CRYSTAL LAKE – Local nonprofits could face growing recruitment challenges as the economy improves and Baby Boomers retire.
This comes as social service agencies and charity organizations are serving more people than ever on smaller budgets.
Some McHenry County nonprofit groups have struggled in recent years to fill top leadership positions. It took the McHenry County Community Foundation 19 months to find an executive director after its previous leader was let go in January 2011. In the interim, a board member filled the position.
Other agencies have opted to hire executives from outside the area, including from other states. Last year, for example, Pioneer Center for Human Services brought president and CEO Patrick Maynard in from Cincinnati.
A shortage of funding for leadership training combined with higher expectations for executives and tight budgets that limit compensation may be partly responsible for some of the nonprofit community’s leadership challenges.
Local service organizations would be benefit from having more qualified executives, but the area doesn’t have a significant brain drain or talent drought, said Suzanne Hoban, executive director of Family Health Partnership Clinic in Woodstock.
“We have some very strong and highly talented leaders,” said Hoban, who has been instrumental in the county’s nonprofit community for many years. “But we’ll never have enough.”
Several area nonprofits are seeking candidates for senior management positions, including the Friends of McHenry County College Foundation and the Raue Center for the Arts.
Growth in employment and wages in the nonprofit sector has outpaced the business and government sectorts since 2008, according to a 2012 study from the Urban Institute. As the government and for-profit businesses and corporations shed jobs due to the recession and financial crisis, some workers migrated to the nonprofit industry.
Retaining those employees could become more difficult in the future, according to the 2013 Nonprofit Employment Trends Survey by Nonprofit HR Solutions, a human resources firm with offices in Washington, D.C., and Chicago.
“[Nonprofits] will face challenges ahead with the sector predicting a slow rise in turnover rates in the coming years as the economy improves,” the survey concluded. “Individual nonprofit organizations, and the sector as a whole, may begin to lose highly skilled and experienced employees in the years ahead.”
Demand for nonprofit services has been on the rise since the recession, but declines in donations and government funding have put additional pressures on many organizations. The nonprofit sector has long been at a disadvantage in attracting top talent, largely because it has been unable to match the pay available to leaders in business and government.
“Nonprofits remain focused on doing the most good so they want the best and the brightest, but it’s difficult because they don’t have the budgets and resources,” said Lindsay Nichols, a spokeswoman for GuideStar, an organization that provides information on the nonprofit industry.
Nearly a third of the organizations surveyed by Nonprofit HR Solutions cited an inability to pay competitive salaries as their top obstacle to retaining employees.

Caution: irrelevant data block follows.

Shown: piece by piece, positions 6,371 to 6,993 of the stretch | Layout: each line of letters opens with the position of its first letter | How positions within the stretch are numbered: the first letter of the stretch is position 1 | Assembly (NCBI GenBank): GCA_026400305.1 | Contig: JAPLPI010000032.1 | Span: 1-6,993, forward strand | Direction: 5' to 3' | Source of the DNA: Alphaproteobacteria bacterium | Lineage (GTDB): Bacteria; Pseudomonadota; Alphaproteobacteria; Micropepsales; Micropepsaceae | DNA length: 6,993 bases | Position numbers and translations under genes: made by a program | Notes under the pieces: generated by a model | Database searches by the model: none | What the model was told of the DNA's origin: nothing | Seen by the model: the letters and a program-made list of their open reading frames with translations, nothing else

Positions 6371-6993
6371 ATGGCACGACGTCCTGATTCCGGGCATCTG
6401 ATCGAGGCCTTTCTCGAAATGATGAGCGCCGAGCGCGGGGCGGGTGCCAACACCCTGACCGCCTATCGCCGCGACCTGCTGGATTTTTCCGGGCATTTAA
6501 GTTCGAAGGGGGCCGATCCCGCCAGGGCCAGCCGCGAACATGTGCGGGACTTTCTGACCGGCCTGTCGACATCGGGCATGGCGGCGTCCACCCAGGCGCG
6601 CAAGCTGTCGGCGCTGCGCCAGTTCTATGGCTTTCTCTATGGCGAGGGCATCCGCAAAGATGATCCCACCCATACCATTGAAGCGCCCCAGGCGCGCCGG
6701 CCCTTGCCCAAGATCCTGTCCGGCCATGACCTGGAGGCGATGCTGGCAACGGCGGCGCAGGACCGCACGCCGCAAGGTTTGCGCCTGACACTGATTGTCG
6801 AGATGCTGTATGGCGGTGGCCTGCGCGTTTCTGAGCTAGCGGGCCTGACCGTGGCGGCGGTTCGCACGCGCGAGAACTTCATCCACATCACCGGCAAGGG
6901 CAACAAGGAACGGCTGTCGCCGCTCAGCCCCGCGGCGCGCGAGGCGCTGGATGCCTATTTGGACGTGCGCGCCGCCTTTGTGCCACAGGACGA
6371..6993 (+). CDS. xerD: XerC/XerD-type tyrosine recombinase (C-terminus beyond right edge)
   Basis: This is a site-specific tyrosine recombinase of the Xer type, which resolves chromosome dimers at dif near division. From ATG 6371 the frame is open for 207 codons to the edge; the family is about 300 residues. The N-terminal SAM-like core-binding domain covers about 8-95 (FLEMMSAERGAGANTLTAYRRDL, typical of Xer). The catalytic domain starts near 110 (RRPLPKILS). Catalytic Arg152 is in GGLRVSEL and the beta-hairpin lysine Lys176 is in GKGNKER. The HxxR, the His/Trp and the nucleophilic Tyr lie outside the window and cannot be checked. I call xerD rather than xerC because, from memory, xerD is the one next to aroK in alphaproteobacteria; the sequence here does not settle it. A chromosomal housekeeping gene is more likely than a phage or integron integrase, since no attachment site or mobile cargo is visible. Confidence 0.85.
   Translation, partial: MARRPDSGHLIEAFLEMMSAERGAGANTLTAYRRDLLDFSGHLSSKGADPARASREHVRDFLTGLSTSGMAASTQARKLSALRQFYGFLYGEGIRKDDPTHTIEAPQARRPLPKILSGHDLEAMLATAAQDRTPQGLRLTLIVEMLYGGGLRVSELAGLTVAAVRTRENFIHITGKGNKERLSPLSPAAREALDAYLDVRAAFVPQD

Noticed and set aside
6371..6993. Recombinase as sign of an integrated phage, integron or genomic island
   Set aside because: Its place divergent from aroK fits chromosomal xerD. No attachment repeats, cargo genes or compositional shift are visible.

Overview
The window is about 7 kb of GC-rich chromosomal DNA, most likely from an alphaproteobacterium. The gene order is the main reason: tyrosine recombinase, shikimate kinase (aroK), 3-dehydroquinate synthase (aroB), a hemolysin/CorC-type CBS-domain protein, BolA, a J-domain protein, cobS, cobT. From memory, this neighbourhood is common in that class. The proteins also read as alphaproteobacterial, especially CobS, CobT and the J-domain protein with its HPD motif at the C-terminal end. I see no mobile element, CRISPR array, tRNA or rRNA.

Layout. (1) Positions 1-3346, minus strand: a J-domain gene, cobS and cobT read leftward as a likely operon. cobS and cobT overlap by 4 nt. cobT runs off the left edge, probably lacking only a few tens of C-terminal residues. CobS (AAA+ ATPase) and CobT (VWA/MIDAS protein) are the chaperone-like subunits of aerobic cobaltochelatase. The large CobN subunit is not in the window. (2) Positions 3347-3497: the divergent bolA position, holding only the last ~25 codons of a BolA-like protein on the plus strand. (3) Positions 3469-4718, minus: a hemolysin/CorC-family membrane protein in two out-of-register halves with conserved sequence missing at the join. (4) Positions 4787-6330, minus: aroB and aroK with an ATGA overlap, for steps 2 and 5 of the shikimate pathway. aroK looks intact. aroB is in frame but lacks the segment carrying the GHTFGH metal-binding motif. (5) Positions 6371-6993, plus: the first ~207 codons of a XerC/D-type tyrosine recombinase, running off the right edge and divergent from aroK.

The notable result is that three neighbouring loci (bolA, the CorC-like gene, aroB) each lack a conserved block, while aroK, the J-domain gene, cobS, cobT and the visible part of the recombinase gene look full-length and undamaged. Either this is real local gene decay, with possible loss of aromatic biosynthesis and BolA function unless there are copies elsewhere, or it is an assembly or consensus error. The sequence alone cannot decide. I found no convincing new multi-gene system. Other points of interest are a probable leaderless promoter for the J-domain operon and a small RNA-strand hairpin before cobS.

“Compensation is a really big factor when it comes to finding qualified candidates,” said Robyn Ostrem, executive director of Big Brothers Big Sisters of McHenry County.
While the county has an “incredible talent pool,” Ostrem said it can be a struggle to connect the right people with the right organizations.
The expectations for nonprofit leaders has changed significantly in recent decades. Executives must be passionate about agency’s mission and possess the skills needed to raise money, balance budgets, and motivate volunteers. They also need to be more transparent about nonprofit finances than ever before.
“Every aspect of nonprofit leadership has changed in the last 15 years,” said Robin Doeden, executive director of McHenry County Community Foundation.
Nonprofit leaders are expected to be just as professional and polished as their colleagues in the for-profit sector, she added.
The McHenry County Community Foundation recently joined with a much larger nonprofit organization, the Chicago Community Trust. Having the trust’s back-office staff to handle administrative tasks such as payroll and accounting enables the local foundation’s staff to spend more time on projects in McHenry County, Doeden said.
Such collaboration could become more common in the future. As could the use of temporary employees and consultants, according to the 2013 Nonprofit Employment Trends Survey.
The hurdles are even higher for smaller nonprofit groups with smaller budgets, said Steve Otten executive director of United Way of Greater McHenry County. Even so, Otten said the county’s nonprofit community remains strong.
“I’ve been really impressed with the leadership of the United Way’s partner agencies,” he said. “McHenry County is truly blessed.”
Nonetheless, the community could do more to cultivate future nonprofit executives as a today’s veteran leaders prepare to retire.
Hoban challenged philanthropists and donors to consider helping charitable organizations by giving them money for training and leadership development.
“We need to educate people about the need for that kind of funding,” she said.